“Mr. Buxbaum says that he was never offered the deal in March, but as you can see in the attached email in your commissioners’ packet, we offered the deal to everyone including Mr. Buxbaum,” said Wilkinson. “We did give a number of orange crush machines away, and we feel that we stayed in the legal scope of the law. One of those machines, we actually gave to Mr. Buxbaum, who later called the comptroller on us for doing so.”
Buxbaum said that he and the WCLBA stand by all the allegations that have been made against the dispensary and said he believes that those allegations will be fully addressed in the comptrollers’ investigation.
“I am a bit disappointed that the investigation was not brought up by any of the County Commissioners,” said Buxbaum, “but in response to Mr. Wilkinson’s claims, that email that was sent to me and allegedly all the other licensees gave no mention of the $5 per bottle pricing anywhere in the body of the email. I never got an email or received any word of a $5-a-bottle promotion.”
Buxbaum went on to say that he did accept an orange crush machine from the LCB, but has never used it.
“I had heard they were giving them out so I asked for one, so I could prove it when I notified the comptroller of what they were doing,” said Buxbaum. “It is still sitting in the box.”
LCB Chairman Don Hastings said that without the LCB, the money that the dispensary keeps in Worcester County would all go back to Baltimore, with what he calls the “Monopoly Liquor Lobby,” or in layman’s terms, the wholesale industry.
“In Worcester County, liquor is a good clean industry, and the LCB is an ideal industry for Worcester County,” said Hastings. “We have 31 full-time employees, 5 part-timers, and 12 summer employees. We have a payroll of $1.2 million and that money stays here in Worcester County. If we go away, everyone will suffer.”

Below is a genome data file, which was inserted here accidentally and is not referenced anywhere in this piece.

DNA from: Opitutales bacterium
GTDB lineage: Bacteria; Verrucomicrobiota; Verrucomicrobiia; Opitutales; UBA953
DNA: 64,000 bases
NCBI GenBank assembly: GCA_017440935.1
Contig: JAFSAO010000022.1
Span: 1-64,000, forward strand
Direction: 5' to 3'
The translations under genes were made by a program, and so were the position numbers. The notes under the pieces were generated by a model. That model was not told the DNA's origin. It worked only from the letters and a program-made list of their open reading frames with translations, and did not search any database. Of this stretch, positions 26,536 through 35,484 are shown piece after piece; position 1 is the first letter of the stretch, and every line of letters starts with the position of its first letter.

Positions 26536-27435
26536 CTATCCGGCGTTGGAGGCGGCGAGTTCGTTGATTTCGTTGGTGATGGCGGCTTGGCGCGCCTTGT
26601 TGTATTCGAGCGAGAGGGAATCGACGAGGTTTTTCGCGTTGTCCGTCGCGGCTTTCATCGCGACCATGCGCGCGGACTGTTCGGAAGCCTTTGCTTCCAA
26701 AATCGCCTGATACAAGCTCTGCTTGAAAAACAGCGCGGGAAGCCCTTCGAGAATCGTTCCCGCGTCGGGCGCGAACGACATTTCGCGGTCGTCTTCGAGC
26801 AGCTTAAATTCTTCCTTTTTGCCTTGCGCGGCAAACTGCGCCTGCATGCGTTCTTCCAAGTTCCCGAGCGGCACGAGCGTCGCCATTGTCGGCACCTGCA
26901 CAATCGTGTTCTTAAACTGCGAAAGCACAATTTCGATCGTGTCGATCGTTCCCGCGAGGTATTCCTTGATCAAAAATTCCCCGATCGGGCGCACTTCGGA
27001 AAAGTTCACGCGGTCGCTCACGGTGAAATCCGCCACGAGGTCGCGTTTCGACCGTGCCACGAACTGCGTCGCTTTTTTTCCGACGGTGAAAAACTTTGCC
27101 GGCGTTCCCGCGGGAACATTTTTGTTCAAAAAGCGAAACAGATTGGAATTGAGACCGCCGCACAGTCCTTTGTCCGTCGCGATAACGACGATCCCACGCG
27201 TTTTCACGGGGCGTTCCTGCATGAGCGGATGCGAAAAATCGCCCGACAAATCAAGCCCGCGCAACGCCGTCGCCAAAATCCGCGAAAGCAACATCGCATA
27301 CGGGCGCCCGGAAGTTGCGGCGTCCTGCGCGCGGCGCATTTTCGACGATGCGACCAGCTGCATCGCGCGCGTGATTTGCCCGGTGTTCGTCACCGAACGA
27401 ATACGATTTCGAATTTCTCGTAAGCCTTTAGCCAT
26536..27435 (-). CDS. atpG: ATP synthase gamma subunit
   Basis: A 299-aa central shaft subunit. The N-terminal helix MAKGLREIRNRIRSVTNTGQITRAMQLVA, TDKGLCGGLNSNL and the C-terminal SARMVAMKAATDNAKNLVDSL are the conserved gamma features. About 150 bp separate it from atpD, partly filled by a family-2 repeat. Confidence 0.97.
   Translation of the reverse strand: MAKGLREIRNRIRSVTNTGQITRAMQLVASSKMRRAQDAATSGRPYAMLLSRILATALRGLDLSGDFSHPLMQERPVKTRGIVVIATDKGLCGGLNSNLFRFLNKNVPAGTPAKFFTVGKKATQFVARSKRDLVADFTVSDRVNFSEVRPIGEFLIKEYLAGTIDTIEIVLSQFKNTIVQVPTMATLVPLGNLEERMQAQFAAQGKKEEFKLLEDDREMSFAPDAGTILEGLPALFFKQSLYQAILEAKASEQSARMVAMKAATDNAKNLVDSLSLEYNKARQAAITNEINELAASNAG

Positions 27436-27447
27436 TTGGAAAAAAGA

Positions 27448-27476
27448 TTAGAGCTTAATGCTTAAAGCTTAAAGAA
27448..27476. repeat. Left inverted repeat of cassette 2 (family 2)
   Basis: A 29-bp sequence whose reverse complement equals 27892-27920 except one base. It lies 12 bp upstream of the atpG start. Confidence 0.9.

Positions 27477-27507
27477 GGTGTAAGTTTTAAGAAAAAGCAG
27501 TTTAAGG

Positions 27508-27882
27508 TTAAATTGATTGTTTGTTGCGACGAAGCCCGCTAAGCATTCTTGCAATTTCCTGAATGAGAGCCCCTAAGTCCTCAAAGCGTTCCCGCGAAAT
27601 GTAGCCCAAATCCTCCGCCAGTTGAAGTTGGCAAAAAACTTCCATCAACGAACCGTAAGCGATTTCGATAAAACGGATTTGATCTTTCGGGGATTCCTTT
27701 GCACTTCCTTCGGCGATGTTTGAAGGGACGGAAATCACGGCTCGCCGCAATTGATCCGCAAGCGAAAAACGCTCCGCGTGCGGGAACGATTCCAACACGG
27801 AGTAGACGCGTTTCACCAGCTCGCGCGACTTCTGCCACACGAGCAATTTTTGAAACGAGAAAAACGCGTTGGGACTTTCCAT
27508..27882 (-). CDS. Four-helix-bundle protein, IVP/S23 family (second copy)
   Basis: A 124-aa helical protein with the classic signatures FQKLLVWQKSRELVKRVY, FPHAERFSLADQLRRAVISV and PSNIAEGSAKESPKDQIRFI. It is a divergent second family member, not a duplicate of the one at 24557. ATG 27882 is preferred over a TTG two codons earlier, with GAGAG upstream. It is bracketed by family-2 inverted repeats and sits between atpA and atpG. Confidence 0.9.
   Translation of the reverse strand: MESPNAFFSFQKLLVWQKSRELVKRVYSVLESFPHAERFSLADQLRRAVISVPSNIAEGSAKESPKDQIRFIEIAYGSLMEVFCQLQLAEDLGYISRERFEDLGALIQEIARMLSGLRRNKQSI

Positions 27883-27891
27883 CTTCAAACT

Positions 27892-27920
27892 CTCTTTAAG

Wilkinson also accused the WCLBA of producing skewed documents that showed flawed numbers from the LCB’s financial reports, most notably, payroll raises, and bonuses allegedly given in 2009.
WCLBA officials say that the profit/loss statements that they put together were compiled from the LCB’s internal financial reports that were obtained by the town of Ocean City to try to determine why the LCB’s monetary contributions went down so drastically in 2009.
More interestingly, the commissioners, who are supposed to serve as the lone check and balance for the quasi governmental monopoly, failed to ask any specific questions of the LCB regarding the illegal Stoli promotion and orange crush machine giveaway.
Wilkinson said that the state informed the dispensary that the orange crush machines are deemed by the state to be equipment, and a dispensary is not allowed to give any equipment to a licensee, although the dispensary can give up to $150 worth of promotional products.
In reference to the Stoli promotion where the LCB was accused of charging three different prices to three different licensees on the same day, Wilkinson responded, “we admit that due to extenuating circumstances, we were in violation, and we regret the error.”